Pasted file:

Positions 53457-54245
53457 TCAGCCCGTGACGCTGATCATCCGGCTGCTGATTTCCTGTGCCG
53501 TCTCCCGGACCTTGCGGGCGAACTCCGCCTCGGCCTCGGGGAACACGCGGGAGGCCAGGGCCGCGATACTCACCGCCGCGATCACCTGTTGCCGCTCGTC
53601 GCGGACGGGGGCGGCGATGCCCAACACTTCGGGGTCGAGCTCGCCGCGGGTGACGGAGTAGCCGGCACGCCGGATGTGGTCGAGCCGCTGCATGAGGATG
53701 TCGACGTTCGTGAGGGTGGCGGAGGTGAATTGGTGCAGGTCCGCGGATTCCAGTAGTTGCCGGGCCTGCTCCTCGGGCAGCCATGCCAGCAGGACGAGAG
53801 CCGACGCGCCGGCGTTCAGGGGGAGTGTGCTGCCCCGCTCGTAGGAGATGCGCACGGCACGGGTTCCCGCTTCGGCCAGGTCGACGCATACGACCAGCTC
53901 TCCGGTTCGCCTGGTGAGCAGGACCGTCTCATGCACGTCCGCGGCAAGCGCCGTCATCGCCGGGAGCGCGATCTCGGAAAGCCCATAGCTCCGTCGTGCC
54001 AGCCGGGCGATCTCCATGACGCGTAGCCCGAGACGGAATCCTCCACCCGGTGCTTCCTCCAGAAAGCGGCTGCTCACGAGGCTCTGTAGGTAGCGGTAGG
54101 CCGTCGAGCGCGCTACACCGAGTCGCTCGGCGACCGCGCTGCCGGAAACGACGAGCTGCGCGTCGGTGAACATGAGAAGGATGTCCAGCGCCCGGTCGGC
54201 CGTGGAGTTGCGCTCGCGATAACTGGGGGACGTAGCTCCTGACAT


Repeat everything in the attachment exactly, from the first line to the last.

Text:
Positions 53457-54245
53457 TCAGCCCGTGACGCTGATCATCCGGCTGCTGATTTCCTGTGCCG
53501 TCTCCCGGACCTTGCGGGCGAACTCCGCCTCGGCCTCGGGGAACACGCGGGAGGCCAGGGCCGCGATACTCACCGCCGCGATCACCTGTTGCCGCTCGTC
53601 GCGGACGGGGGCGGCGATGCCCAACACTTCGGGGTCGAGCTCGCCGCGGGTGACGGAGTAGCCGGCACGCCGGATGTGGTCGAGCCGCTGCATGAGGATG
53701 TCGACGTTCGTGAGGGTGGCGGAGGTGAATTGGTGCAGGTCCGCGGATTCCAGTAGTTGCCGGGCCTGCTCCTCGGGCAGCCATGCCAGCAGGACGAGAG
53801 CCGACGCGCCGGCGTTCAGGGGGAGTGTGCTGCCCCGCTCGTAGGAGATGCGCACGGCACGGGTTCCCGCTTCGGCCAGGTCGACGCATACGACCAGCTC
53901 TCCGGTTCGCCTGGTGAGCAGGACCGTCTCATGCACGTCCGCGGCAAGCGCCGTCATCGCCGGGAGCGCGATCTCGGAAAGCCCATAGCTCCGTCGTGCC
54001 AGCCGGGCGATCTCCATGACGCGTAGCCCGAGACGGAATCCTCCACCCGGTGCTTCCTCCAGAAAGCGGCTGCTCACGAGGCTCTGTAGGTAGCGGTAGG
54101 CCGTCGAGCGCGCTACACCGAGTCGCTCGGCGACCGCGCTGCCGGAAACGACGAGCTGCGCGTCGGTGAACATGAGAAGGATGTCCAGCGCCCGGTCGGC
54201 CGTGGAGTTGCGCTCGCGATAACTGGGGGACGTAGCTCCTGACAT